It takes courage and effort to steward the growth and development of any charity. Ensuring that the board of trustees provide an appropriate level of expertise, challenge, scrutiny and support will be fundamental to a charity’s success, or failure. Below we highlight six common pitfalls of charity boards:
A lack of self-awareness: We would recommend that every charity conduct skills audits and occasional board effectiveness reviews. These help to bring vital clarity to the strengths, weakness and potential blind spots of the organisation. Only when you have identified these can you fill the gaps meaningfully. We would also advocate for regular individual trustee appraisals. These are enormously helpful in maintaining trustee engagement and highlighting/making the best use of trustee expertise.
A lack of fresh perspectives: We would also encourage all charities to be open to appointing at least one or two trustees who have no prior involvement in the charity. Fresh perspectives are so valuable, especially if an organisation is seeking to grow or launch new initiatives. Additionally, if board members are too closely aligned with each other or with the Executive Leadership Team (ELT), an appropriate level of challenge is likely to be lacking.
A lack of trust: Trust is the most powerful working currency and therefore chairs should do all they can to foster a relationship of trust between the board and executive leadership team. By inviting the executive team to attend some of each board meeting you create a culture of openness, and sub-committee groups (where executives and board members work together on specific topics) are helpful to build trust, upskill executives and make the most of trustee expertise.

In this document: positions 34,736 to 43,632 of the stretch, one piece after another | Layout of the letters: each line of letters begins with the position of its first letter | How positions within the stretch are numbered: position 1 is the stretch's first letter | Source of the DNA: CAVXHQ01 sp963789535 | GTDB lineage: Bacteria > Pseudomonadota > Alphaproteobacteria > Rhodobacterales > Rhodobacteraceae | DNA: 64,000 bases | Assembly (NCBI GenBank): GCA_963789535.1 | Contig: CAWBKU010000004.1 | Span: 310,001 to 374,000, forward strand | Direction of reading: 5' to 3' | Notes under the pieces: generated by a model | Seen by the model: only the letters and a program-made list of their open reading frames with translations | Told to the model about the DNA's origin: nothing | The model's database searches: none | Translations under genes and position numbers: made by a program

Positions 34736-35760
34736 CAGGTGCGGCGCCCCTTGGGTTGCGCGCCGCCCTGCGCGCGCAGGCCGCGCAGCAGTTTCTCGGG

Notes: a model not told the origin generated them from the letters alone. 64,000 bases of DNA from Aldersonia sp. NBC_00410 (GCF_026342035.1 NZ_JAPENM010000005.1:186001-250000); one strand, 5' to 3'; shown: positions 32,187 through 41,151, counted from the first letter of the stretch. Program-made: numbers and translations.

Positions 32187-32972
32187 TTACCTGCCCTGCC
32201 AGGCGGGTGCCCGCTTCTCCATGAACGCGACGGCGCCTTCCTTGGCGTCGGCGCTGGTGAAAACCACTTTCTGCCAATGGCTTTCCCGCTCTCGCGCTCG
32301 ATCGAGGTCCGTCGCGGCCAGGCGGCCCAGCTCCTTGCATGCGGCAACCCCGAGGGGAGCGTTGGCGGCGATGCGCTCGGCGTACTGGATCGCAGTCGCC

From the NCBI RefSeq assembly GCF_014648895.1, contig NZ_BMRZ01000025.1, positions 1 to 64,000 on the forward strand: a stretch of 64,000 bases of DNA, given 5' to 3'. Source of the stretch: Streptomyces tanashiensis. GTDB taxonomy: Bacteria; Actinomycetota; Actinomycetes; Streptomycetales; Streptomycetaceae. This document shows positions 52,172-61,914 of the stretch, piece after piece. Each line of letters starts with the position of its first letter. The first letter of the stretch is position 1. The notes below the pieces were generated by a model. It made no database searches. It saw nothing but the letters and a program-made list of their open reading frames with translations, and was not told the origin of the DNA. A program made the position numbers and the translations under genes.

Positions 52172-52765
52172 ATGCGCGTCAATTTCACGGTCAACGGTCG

Insufficient diversity: Improving diversity is about building boards which reflect the diversity of God’s world, are well-informed, self-aware, self-reflective, intellectually agile and equipped to manage the broadest variety of challenges imaginable. However, improving the diversity of your board is unlikely to happen without some concerted effort. There needs to be a board wide commitment to improving diversity and measures in place both to identify diverse candidates and to guard against our tendency to hire in our own likeness.
A poorly supported chair: We would highly recommend that all charities consider creating a nominations committee to keep track of trustee terms, skills gaps, candidate suggestions etc. This can significantly reduce the burden of trustee recruitment which may otherwise fall heavily upon the chair. Charities operating in this way experience less stress around trustee recruitment, are better at succession planning, and more effectively make use of the personal networks of all trustees, rather than just the chairs.
Recruiting exclusively from personal networks: Research by the Charity Commission has shown that whilst the traditional methods of trustee recruitment are still widely used (personal recommendation and word of mouth), they are not necessarily the most effective ways of finding the best people. Today a number of Executive Search firms are developing creative and economically efficient ways of supporting charities to strengthen their boards. It is worth getting in touch to explore what the options might be.